History of Pashmina Wool
The 15th century ruler of Kashmir, Zayn-ul-Abidin, is credited with the establishment of Pashmina industry in India. Some sources give the credit to Mir Sayyid Ali Hamadani, for the introduction of pashmina crafts. In 2014, the United Nations specialized agency called UNESCO (United Nations Educational, Scientific and Cultural Organization) reported Ali Hamadani to be one of the major historical figures influencing the culture of Kashmir. He had a major role to play in the economy of Kashmir via architecture and the flourishing arts and crafts. In 14th century, he came to Kashmir along with 700 craftsmen from different parts of Persia. He therefore came to Kashmir with skills and knowledge which blossomed into an entire industry. On his visit to Ladakh, home land of pashmina goats, he discovered that the Ladakhi goats produced soft wool. He took some wool and made socks and gave them as a gift to king of Kashmir, Sultan Kutabdin. He also suggested the king to start a shawl weaving industry in Kashmir, using this particular wool. It is also important to note that Afghan texts mentions woolen shawls being made in Kashmir between the 3rd century BC and the 11th century AD.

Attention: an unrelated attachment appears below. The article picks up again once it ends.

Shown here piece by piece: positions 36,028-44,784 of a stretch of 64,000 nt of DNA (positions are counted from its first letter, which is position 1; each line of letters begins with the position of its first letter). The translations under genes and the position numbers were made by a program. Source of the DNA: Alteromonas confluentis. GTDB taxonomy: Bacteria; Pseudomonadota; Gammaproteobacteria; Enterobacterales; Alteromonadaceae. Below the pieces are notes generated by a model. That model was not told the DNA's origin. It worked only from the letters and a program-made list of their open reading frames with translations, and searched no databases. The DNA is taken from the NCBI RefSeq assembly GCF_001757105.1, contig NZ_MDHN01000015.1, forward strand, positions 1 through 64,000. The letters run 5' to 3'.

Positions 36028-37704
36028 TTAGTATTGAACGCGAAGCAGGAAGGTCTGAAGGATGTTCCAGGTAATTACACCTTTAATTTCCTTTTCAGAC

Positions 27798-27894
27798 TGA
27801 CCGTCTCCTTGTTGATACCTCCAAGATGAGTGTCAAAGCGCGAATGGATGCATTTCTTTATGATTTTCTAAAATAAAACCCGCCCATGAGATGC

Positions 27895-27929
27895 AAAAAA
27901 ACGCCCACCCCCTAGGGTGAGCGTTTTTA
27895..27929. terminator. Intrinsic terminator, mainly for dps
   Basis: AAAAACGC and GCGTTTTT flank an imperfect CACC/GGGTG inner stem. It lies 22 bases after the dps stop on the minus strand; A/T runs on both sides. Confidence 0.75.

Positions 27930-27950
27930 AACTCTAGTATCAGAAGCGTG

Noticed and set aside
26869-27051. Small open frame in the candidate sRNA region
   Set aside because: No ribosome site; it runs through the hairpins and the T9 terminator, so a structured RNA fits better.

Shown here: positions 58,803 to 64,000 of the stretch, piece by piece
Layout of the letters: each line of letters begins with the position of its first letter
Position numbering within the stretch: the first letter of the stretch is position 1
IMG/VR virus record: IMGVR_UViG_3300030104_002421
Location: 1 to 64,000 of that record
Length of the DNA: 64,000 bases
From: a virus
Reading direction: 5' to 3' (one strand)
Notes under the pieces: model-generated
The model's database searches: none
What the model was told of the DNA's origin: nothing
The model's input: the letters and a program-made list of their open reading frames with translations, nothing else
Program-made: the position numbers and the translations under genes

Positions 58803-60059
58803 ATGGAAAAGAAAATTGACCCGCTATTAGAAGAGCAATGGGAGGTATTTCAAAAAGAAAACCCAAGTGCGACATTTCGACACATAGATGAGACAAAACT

Features of Pashmina Wool
A very unique characteristic of pashmina is that it becomes softer and more comfortable with each use. If handled with care, this fabric will last a lifetime or more. The quality of pashmina is perceptible from the fact that pashmina has been transferred from one generation to another in royal and wealthy families, throughout the world. Pure pashmina is delicate and cannot tolerate high tension. Good quality pashmina can also be judged from its warmth and feel. One difference between pashmina and generic cashmere is the fibre diameter. Pashmina fibres are finer and thinner about 11-15 microns than generic cashmere fibre which is about 15-19 microns.
Processing of Pashmina Wool
Processing of pashmina is an old age tradition in Jammu and Kashmir. Pashmina products are not only known in the world for their quality, but also for the way they are prepared. The various steps involved in the preparation of pashmina are dusting, dehairing, combing, spinning, dyeing, weaving and knitting and finishing.